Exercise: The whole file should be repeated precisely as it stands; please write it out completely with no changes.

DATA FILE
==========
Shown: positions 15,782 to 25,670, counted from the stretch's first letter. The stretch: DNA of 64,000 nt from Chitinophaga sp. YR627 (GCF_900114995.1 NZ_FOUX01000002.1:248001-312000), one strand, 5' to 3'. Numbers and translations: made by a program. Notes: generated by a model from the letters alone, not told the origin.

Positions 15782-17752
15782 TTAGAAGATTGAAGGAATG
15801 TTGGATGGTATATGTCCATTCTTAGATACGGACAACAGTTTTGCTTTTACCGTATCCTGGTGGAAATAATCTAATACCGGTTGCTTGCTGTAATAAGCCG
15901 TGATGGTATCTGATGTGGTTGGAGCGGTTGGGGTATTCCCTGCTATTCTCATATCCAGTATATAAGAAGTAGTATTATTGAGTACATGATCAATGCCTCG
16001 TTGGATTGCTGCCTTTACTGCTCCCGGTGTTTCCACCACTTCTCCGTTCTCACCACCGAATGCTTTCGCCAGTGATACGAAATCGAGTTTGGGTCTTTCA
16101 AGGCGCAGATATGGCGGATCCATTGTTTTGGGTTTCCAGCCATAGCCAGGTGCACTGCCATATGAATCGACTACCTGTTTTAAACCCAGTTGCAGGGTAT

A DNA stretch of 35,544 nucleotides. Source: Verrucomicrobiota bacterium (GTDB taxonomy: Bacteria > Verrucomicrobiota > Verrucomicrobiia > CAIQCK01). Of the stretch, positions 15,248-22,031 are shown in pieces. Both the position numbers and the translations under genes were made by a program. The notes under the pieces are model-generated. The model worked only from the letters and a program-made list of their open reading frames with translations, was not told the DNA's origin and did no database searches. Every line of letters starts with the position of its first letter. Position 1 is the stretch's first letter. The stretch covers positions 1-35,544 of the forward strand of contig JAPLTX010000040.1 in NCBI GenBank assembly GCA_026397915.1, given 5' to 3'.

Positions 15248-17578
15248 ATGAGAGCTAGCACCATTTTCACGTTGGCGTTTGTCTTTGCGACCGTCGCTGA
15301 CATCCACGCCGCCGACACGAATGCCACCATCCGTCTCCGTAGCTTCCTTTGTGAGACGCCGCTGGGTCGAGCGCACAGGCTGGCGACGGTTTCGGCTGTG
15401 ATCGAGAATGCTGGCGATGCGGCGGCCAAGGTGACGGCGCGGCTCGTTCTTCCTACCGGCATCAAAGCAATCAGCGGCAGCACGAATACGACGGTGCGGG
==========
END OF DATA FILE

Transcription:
Shown: positions 15,782 to 25,670, counted from the stretch's first letter. The stretch: DNA of 64,000 nt from Chitinophaga sp. YR627 (GCF_900114995.1 NZ_FOUX01000002.1:248001-312000), one strand, 5' to 3'. Numbers and translations: made by a program. Notes: generated by a model from the letters alone, not told the origin.

Positions 15782-17752
15782 TTAGAAGATTGAAGGAATG
15801 TTGGATGGTATATGTCCATTCTTAGATACGGACAACAGTTTTGCTTTTACCGTATCCTGGTGGAAATAATCTAATACCGGTTGCTTGCTGTAATAAGCCG
15901 TGATGGTATCTGATGTGGTTGGAGCGGTTGGGGTATTCCCTGCTATTCTCATATCCAGTATATAAGAAGTAGTATTATTGAGTACATGATCAATGCCTCG
16001 TTGGATTGCTGCCTTTACTGCTCCCGGTGTTTCCACCACTTCTCCGTTCTCACCACCGAATGCTTTCGCCAGTGATACGAAATCGAGTTTGGGTCTTTCA
16101 AGGCGCAGATATGGCGGATCCATTGTTTTGGGTTTCCAGCCATAGCCAGGTGCACTGCCATATGAATCGACTACCTGTTTTAAACCCAGTTGCAGGGTAT

A DNA stretch of 35,544 nucleotides. Source: Verrucomicrobiota bacterium (GTDB taxonomy: Bacteria > Verrucomicrobiota > Verrucomicrobiia > CAIQCK01). Of the stretch, positions 15,248-22,031 are shown in pieces. Both the position numbers and the translations under genes were made by a program. The notes under the pieces are model-generated. The model worked only from the letters and a program-made list of their open reading frames with translations, was not told the DNA's origin and did no database searches. Every line of letters starts with the position of its first letter. Position 1 is the stretch's first letter. The stretch covers positions 1-35,544 of the forward strand of contig JAPLTX010000040.1 in NCBI GenBank assembly GCA_026397915.1, given 5' to 3'.

Positions 15248-17578
15248 ATGAGAGCTAGCACCATTTTCACGTTGGCGTTTGTCTTTGCGACCGTCGCTGA
15301 CATCCACGCCGCCGACACGAATGCCACCATCCGTCTCCGTAGCTTCCTTTGTGAGACGCCGCTGGGTCGAGCGCACAGGCTGGCGACGGTTTCGGCTGTG
15401 ATCGAGAATGCTGGCGATGCGGCGGCCAAGGTGACGGCGCGGCTCGTTCTTCCTACCGGCATCAAAGCAATCAGCGGCAGCACGAATACGACGGTGCGGG